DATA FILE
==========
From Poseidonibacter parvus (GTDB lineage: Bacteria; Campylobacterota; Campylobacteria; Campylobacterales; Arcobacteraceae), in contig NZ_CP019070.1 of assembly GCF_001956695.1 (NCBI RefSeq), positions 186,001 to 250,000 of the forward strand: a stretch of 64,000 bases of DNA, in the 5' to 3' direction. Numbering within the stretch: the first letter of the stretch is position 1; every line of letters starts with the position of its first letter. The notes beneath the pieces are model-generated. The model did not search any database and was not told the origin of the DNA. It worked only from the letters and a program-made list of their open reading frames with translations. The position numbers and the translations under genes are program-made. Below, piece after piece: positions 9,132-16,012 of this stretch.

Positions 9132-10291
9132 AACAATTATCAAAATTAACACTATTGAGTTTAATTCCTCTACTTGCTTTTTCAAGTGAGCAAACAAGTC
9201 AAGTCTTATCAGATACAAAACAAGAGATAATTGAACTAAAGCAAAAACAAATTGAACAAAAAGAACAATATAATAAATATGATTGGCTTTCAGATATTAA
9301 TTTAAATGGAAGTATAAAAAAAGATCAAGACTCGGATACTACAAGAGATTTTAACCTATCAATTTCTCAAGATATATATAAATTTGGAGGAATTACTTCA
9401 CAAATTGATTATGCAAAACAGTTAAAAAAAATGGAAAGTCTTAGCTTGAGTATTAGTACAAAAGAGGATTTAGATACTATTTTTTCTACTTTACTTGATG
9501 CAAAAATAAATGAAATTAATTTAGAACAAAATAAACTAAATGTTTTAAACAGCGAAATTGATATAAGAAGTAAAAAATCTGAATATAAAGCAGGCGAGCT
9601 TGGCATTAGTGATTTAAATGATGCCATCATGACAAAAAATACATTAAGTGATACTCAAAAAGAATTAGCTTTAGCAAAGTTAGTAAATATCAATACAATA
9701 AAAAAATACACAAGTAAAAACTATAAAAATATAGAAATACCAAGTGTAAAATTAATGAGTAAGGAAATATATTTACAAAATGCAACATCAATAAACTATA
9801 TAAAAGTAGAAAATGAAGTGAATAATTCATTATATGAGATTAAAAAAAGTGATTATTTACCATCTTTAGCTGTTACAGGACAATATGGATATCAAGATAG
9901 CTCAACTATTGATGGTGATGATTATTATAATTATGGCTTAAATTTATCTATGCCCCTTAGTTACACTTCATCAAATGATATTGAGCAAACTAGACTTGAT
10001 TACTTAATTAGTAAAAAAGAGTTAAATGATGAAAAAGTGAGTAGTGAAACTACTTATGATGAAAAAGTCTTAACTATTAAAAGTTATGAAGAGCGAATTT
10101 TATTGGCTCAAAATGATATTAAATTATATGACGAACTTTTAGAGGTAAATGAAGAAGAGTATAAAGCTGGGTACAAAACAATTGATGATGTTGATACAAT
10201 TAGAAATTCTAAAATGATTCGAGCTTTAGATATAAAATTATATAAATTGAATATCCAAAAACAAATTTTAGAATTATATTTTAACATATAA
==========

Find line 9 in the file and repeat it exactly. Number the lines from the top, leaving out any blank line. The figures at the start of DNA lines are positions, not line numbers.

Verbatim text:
9701 AAAAAATACACAAGTAAAAACTATAAAAATATAGAAATACCAAGTGTAAAATTAATGAGTAAGGAAATATATTTACAAAATGCAACATCAATAAACTATA